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EDITIONS
Sunday, 2 January, 2000, 19:02 GMT
Bug checks smooth so far
reveller
After the celebrations, the City focused on testing its computers
The UK's financial sector has spent the weekend testing its computer systems to ensure that everything will work when businesses re-open on Tuesday.

The London Stock Exchange completed its internal checks on Saturday, and mock trading sessions on Sunday - when City firms tested the systems - ran smoothly.

Up to 60,000 workers worked over the holiday weekend to ensure that the first day of trading in London's financial district, on Tuesday, goes smoothly.


All businesses should remain vigilant.

Rob Wilson, Taskforce 2000
But the minister in charge of the millennium bug preparations warned that smaller firms might still be vulnerable.

"We may see some small businesses who have not prepared lose some information. I have the suspicion that big companies knew the issues and did the work." said Paddy Tipping.

And the government agency in charge of Y2K issues said that some problems could take months to surface.

The massive investment, replacing old with new computers, has paid off.
Taskforce 2000 assistant director Rob Wilson said:

"The next three weeks will give us an idea of the scale of the problem but it is in the next three months that we will have to wait and see whether the bug bites."

"Our advice is that all businesses should remain vigilant."

So far, the fears that older computers might not cope with the date change from 1999 to 2000 and cripple industry have proved unfounded.

The success of coping with the computer bug replicated a pattern set in other countries around the world.

Customer services 'in good shape'

Retail customers and those using cash machines over the holiday period reported no problems, with the Financial Services Authority (FSA) declared "business as usual".

Michael Foot, the FSA's head of financial supervision, said he "would continue to monitor the situation over the next few days, but key customer-facing services are in good shape".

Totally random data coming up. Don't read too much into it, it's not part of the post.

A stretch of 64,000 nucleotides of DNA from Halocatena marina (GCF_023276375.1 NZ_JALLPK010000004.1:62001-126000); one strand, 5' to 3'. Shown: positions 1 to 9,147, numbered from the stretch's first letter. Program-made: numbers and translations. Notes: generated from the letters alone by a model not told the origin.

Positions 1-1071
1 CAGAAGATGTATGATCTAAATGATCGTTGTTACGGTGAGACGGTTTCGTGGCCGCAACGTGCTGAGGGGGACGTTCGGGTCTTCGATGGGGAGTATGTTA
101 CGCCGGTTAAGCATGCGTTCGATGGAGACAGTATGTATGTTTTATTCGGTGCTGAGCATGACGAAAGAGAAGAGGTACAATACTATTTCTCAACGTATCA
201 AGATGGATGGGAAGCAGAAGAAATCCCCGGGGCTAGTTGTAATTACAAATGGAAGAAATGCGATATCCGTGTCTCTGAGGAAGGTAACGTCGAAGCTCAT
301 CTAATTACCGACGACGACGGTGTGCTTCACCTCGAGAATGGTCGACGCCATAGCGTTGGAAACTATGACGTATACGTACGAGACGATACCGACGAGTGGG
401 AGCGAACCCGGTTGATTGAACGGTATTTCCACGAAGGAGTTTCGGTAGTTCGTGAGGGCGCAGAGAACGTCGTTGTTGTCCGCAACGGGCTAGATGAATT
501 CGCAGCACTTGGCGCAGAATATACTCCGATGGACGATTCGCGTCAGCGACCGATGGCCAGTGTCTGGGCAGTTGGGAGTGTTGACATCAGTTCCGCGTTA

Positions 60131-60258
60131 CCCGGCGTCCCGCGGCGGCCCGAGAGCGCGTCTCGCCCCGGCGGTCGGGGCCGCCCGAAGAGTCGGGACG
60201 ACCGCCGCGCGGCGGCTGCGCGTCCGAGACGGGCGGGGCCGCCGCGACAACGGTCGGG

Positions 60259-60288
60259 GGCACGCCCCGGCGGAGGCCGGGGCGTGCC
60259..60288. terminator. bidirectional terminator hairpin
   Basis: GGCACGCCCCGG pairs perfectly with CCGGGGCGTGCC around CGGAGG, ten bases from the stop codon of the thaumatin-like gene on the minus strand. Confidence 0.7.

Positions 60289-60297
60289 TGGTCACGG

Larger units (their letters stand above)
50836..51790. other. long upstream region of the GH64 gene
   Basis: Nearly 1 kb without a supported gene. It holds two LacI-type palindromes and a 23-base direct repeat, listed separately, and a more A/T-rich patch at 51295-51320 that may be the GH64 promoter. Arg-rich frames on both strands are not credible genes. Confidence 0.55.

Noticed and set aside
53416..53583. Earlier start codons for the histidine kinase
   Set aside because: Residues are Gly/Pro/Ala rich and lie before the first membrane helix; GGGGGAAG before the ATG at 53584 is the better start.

The Y2K computer bug failed to strike, and cash points, credit cards, online banks and all other financial services across Britain have been working as normal all weekend.

Indeed, demand for cash was less than expected as banks and building societies stocked up for a rush during the holiday period.

The automated cheque clearing system, APACS, said checks over the last two days showed it would function normally when work resumed on Tuesday.

Banking system secure

While most shoppers and bank customers are safe, things are looking good in the back office as well.

The Bank of England, charged with monitoring the payment systems in the banking industry, gave the all-clear after a first round of tests.

The only Millennium bug to strike the UK, on the head of Justin Terry in Bognor Regis, Sussex

The industry has two more days to test its systems - one more than in most other countries. Monday is a bank holiday in the UK, and the markets will begin to trade again on Tuesday, 4 January.

Most other financial markets around the world resume trading on 3 January.

They have also undergone extensive testing - important because most financial markets are closely linked to one another.

Industry not yet affected

UK industry has spent millions of pounds preparing its computers to adjust to the new millennium.

BA has spent 100m, as airlines, airports and air traffic control reported that all systems were operating normally - but with reduced traffic.

Utilities like gas providers, electricity generators and water companies also gave the all-clear.

Th electricity industry spent 200m in preparations.
Nuclear power plants like British Energy's Sizewell B fought off the Millennium bug
Martin Jolleys of British Energy, who operate eight of the UK's nuclear power stations, said: "This is exactly what we worked to achieve, no material problems as a result of the millennium bug."

Telecoms watchdog Oftel said there were no problems with the UK's telephone networks, despite it being "a very busy night".

British oil refineries across the isles said their systems had passed the Y2K test successfully.

Overall, only a few millennium bug problems were reported to the special government centre set up to monitor problems at home and abroad.

But the minister said that the 420m spent so far was "money well spent" as proved by the smooth transition into the new century.

See also:

01 Jan 00 | Business
01 Jan 00 | Science/Nature
01 Jan 00 | Science/Nature
01 Jan 00 | Science/Nature
01 Jan 00 | Talking Point
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